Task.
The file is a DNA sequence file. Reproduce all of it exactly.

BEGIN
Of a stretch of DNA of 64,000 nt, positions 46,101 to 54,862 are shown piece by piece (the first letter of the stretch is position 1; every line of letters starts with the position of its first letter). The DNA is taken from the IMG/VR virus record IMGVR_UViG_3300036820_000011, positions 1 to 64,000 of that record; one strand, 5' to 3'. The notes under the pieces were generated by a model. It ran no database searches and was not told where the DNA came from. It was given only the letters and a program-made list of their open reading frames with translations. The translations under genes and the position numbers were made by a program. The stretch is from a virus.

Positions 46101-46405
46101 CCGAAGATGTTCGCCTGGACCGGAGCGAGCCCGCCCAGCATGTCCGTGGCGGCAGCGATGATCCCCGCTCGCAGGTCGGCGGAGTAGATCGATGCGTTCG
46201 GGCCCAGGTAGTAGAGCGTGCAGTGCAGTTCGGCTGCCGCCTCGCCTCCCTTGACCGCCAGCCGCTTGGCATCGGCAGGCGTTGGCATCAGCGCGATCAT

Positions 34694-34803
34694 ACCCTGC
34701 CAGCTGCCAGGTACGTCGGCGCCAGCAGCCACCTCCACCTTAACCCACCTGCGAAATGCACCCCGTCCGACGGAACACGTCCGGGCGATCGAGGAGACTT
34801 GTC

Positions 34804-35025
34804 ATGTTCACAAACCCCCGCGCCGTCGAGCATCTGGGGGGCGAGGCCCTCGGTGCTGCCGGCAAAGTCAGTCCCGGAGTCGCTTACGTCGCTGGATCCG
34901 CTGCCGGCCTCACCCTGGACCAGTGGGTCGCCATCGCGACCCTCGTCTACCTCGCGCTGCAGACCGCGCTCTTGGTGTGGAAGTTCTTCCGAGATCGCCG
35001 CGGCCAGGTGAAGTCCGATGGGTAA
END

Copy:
Of a stretch of DNA of 64,000 nt, positions 46,101 to 54,862 are shown piece by piece (the first letter of the stretch is position 1; every line of letters starts with the position of its first letter). The DNA is taken from the IMG/VR virus record IMGVR_UViG_3300036820_000011, positions 1 to 64,000 of that record; one strand, 5' to 3'. The notes under the pieces were generated by a model. It ran no database searches and was not told where the DNA came from. It was given only the letters and a program-made list of their open reading frames with translations. The translations under genes and the position numbers were made by a program. The stretch is from a virus.

Positions 46101-46405
46101 CCGAAGATGTTCGCCTGGACCGGAGCGAGCCCGCCCAGCATGTCCGTGGCGGCAGCGATGATCCCCGCTCGCAGGTCGGCGGAGTAGATCGATGCGTTCG
46201 GGCCCAGGTAGTAGAGCGTGCAGTGCAGTTCGGCTGCCGCCTCGCCTCCCTTGACCGCCAGCCGCTTGGCATCGGCAGGCGTTGGCATCAGCGCGATCAT

Positions 34694-34803
34694 ACCCTGC
34701 CAGCTGCCAGGTACGTCGGCGCCAGCAGCCACCTCCACCTTAACCCACCTGCGAAATGCACCCCGTCCGACGGAACACGTCCGGGCGATCGAGGAGACTT
34801 GTC

Positions 34804-35025
34804 ATGTTCACAAACCCCCGCGCCGTCGAGCATCTGGGGGGCGAGGCCCTCGGTGCTGCCGGCAAAGTCAGTCCCGGAGTCGCTTACGTCGCTGGATCCG
34901 CTGCCGGCCTCACCCTGGACCAGTGGGTCGCCATCGCGACCCTCGTCTACCTCGCGCTGCAGACCGCGCTCTTGGTGTGGAAGTTCTTCCGAGATCGCCG
35001 CGGCCAGGTGAAGTCCGATGGGTAA